16 1 IntroductionFig. 1.9 Structure of the hierarchical ﬂight control systemsingle-input/single-output (SISO) feedback control method (i.e., PD or PID con-trol) is one of the most common choices because of its simplicity in structure withless requirement on the accuracy of the dynamical model of the UAV. Examplesinclude the CMU-R50 UAV helicopter , in which an SISO PD control lawis adopted and further optimized using C ONDUIT for both hovering and forwardﬂight, and the Ursa Major 3 UAV helicopter , in which an SISO PID control isimplemented for automatic hovering. To improve ﬂight control performance, muchresearch is devoted to the study of implementing more advanced control techniqueson the miniature rotorcraft UAVs. For example, a ﬂight control system using anMIMO (multi-input/multi-output) H∞ control approach has been designed and im-plemented for the mini rotorcraft UAVs in . It is reported that the resulting sys-tem has clearly outperformed the classical method. Other cases reported in the liter-ature include systems designed by using (i) a decentralized decoupled model predic-tive approach , (ii) a neural network method [5, 49, 194], (iii) an adaptive con-trol technique , (iv) a fuzzy logic approach , (v) μ-synthesis , (vi) anapproximate linearization method , (vii) a nonlinear feed-forward method ,(viii) a differential geometry technique , (ix) H∞ static output-feedback con-trol , (x) a learning control technique , and (xi) intelligent control methods, to name a few. Although there is a large number of works that have beenperformed along these lines, many of them are still in the simulation stage. They arefar from being ready for actual implementation onto the real platform. Recently, Cai et al.  and Peng et al.  have proposed a ﬂight controlscheme consisting of three parts, namely, the inner-loop control law, outer-loop andﬂight scheduling (see Fig. 1.9). In , the function of the inner-loop control law,designed using the H∞ control approach, is to guarantee the asymptotic stabilityof the aircraft motion and to have good disturbance rejection with respect to windgusts. The role of the outer-loop is to produce ﬂight commands or references tothe inner-loop control layer, and ﬁnally the task of the ﬂight scheduling part is togenerate the ﬂight references for pre-scheduled ﬂight missions.1.7 Application ExamplesAlthough it is still a long way for the unmanned systems to undertake many mis-sions that are currently carried out by manned systems, some current technologies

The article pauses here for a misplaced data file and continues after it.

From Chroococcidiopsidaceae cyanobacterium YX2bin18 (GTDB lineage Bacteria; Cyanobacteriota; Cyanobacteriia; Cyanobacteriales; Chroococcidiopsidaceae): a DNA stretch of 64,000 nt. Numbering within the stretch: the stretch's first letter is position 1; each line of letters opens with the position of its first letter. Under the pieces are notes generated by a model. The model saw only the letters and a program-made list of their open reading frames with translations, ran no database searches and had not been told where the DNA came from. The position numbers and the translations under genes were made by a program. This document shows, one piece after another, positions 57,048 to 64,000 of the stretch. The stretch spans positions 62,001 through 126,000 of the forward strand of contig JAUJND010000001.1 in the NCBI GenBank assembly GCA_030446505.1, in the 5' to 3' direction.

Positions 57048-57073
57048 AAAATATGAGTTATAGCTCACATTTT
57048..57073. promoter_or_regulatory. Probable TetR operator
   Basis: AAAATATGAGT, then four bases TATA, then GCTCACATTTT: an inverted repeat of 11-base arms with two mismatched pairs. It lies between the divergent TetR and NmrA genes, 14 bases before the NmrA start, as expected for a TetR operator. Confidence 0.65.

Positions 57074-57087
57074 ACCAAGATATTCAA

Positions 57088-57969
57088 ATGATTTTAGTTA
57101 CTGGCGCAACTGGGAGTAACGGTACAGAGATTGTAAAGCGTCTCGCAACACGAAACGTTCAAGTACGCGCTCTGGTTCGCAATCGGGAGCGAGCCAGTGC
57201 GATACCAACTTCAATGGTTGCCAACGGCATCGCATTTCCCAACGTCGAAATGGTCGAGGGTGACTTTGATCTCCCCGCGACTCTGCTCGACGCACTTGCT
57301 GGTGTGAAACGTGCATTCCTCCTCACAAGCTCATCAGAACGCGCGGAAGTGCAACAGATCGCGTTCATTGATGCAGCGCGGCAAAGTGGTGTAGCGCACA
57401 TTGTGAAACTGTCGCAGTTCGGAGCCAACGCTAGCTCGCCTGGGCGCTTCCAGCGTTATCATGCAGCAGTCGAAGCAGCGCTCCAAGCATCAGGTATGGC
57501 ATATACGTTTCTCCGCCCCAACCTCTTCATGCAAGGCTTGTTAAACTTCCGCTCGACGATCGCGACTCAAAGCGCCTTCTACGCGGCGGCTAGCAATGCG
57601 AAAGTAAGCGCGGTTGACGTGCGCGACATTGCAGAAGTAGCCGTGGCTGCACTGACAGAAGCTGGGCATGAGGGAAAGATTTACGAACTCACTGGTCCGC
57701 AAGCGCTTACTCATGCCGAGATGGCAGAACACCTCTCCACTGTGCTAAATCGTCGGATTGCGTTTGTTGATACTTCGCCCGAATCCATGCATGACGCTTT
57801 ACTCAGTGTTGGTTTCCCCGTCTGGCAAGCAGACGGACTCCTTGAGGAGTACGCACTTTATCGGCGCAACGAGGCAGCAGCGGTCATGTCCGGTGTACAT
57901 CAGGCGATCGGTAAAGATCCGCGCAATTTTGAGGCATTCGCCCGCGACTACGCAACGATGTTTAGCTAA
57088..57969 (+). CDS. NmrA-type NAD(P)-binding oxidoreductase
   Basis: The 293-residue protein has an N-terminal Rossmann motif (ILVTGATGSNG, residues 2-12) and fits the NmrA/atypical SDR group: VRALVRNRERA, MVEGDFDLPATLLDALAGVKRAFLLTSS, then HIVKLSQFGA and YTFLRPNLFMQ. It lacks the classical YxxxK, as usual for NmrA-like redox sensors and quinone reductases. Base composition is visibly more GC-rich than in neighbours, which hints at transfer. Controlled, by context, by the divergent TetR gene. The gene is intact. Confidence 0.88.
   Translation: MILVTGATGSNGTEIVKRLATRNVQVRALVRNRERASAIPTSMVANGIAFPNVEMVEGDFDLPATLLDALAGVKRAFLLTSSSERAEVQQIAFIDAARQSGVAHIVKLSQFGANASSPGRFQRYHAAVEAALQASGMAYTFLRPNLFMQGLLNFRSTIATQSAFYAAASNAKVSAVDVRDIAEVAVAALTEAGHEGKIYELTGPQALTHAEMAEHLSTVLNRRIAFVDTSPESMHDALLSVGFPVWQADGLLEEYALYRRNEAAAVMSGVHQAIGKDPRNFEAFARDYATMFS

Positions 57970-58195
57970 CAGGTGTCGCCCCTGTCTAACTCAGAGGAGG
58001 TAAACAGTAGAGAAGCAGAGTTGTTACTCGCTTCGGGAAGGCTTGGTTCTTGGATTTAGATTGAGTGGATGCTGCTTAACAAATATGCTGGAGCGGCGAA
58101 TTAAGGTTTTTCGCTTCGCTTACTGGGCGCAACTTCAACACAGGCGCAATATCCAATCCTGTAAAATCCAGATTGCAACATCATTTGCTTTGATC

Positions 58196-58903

1.7 Application Examples 17developed in the unmanned systems are mature enough to be integrated into somereal-life applications in both the military and civilian domains. We list in the fol-lowing some examples, which show a good illustration of the applications of thetechnologies developed in the unmanned systems.Battleﬁeld To some extent, warfare applications can be regarded as a crucial rea-son for the birth of the unmanned systems including unmanned aerial vehicles andunmanned ground vehicles. The unmanned rotorcraft systems are mostly utilizedfor combat gunﬁre support, and surveillance and reconnaissance, on the battleﬁeld.1. C OMBAT GUNFIRE SUPPORT. The current miniature unmanned combat aerial vehicles are dominated by ﬁxed-wing UAVs due to their superior agility and longer endurance. The miniature rotorcraft UAVs, however, are capable of pro- viding unique combat support in battles in conﬁned areas such as streets. Two representative application examples of the rotorcraft UAV for combat gunﬁre support are the Autocopter Gunship  equipped with up to 2 AA-12 guns for air shooting and the Schiebel S-100 equipped with lightweight multi-role mis- siles (LMM).2. S URVEILLANCE AND RECONNAISSANCE. The unique features of the rotorcraft UAV for being able to hover and to operate at a low altitude make it an ideal platform for surveillance and reconnaissance in some crucial tasks such as range safety monitoring, arms transfer monitoring, and mine detecting. A famous bat- tleﬁeld application is the successful deployment of a Honeywell duct-fan UAV in Iraq for explosive detection. The rotorcraft UAVs can be of great assistance to civilian defense and law en-forcement as well (see, e.g., the case reported in ).Scientiﬁc Exploration Equipped with advanced sensors, a miniature rotorcraftUAV can serve as an excellent platform for scientiﬁc exploration. An impressiveexample is the implementation of an R50 UAV helicopter at Carnegie Mellon Uni-versity. In a project called Haughton Crater Mission, the R50 UAV helicopter hasdemonstrated its validity in geological surveys, helping the researchers to gain adeeper understanding of the environment on Mars by studying similarities betweenHaughton Crater and Mars .Agriculture and Forestry One successful application of the rotorcraft UAVs inthe civil domain is the pesticide spraying in agriculture and forestry. The most repre-sentative examples are the R50 and Rmax helicopters developed by Yamaha. Theirorigin can be traced back to a request in 1983 from the Japanese Ministry of Agri-culture, Forestry and Fisheries for unmanned helicopters for crop dusting that couldhelp reduce labor and costs in the labor-intensive rice farming industry. As a result,the R50 and Rmax series eventually emerged as the dominant UAV technology forpesticide spraying service nowadays.